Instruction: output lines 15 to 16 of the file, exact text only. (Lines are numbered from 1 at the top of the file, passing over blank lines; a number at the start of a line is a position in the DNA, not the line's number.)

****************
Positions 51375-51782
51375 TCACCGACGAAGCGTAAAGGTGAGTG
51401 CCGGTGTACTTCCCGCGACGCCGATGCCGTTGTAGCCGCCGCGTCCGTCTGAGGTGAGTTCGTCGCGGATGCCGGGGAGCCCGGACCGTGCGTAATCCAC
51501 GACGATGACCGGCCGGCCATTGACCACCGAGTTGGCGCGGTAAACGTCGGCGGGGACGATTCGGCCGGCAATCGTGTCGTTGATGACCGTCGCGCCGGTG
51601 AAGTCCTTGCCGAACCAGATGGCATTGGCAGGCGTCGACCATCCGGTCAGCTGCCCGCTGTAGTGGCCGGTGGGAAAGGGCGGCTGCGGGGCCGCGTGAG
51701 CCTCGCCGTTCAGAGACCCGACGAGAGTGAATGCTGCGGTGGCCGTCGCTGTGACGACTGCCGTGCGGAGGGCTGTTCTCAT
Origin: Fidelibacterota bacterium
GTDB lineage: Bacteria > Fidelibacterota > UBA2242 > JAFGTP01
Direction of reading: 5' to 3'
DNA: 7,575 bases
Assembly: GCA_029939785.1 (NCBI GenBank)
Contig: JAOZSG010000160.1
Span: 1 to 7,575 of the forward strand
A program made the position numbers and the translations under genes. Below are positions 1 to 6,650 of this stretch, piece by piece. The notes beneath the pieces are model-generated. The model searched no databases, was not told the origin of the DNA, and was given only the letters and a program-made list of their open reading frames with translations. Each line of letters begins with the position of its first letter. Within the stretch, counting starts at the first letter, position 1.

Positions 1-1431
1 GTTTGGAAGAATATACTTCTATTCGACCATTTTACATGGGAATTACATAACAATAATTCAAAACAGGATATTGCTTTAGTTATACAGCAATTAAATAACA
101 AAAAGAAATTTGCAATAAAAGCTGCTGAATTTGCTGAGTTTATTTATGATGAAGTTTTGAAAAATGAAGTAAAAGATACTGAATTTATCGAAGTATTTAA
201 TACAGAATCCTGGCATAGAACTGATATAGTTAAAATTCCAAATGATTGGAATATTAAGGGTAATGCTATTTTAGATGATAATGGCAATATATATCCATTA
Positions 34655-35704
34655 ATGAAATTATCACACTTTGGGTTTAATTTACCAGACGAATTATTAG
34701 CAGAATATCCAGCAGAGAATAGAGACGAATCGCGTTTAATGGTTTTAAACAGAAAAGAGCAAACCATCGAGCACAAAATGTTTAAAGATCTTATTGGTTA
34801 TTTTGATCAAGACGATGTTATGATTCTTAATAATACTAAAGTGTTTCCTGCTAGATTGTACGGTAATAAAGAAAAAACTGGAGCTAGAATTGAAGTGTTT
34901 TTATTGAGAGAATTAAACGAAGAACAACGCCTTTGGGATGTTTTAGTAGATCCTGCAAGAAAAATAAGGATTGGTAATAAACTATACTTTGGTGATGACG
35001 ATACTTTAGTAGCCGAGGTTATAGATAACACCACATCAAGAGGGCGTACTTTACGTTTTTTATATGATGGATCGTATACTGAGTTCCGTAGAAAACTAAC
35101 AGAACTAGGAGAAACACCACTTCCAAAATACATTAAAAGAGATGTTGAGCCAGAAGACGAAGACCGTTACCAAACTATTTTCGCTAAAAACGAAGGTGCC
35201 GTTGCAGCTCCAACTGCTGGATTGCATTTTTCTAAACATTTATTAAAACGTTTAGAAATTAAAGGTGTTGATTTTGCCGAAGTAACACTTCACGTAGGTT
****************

Positions 1-1431
1 GTTTGGAAGAATATACTTCTATTCGACCATTTTACATGGGAATTACATAACAATAATTCAAAACAGGATATTGCTTTAGTTATACAGCAATTAAATAACA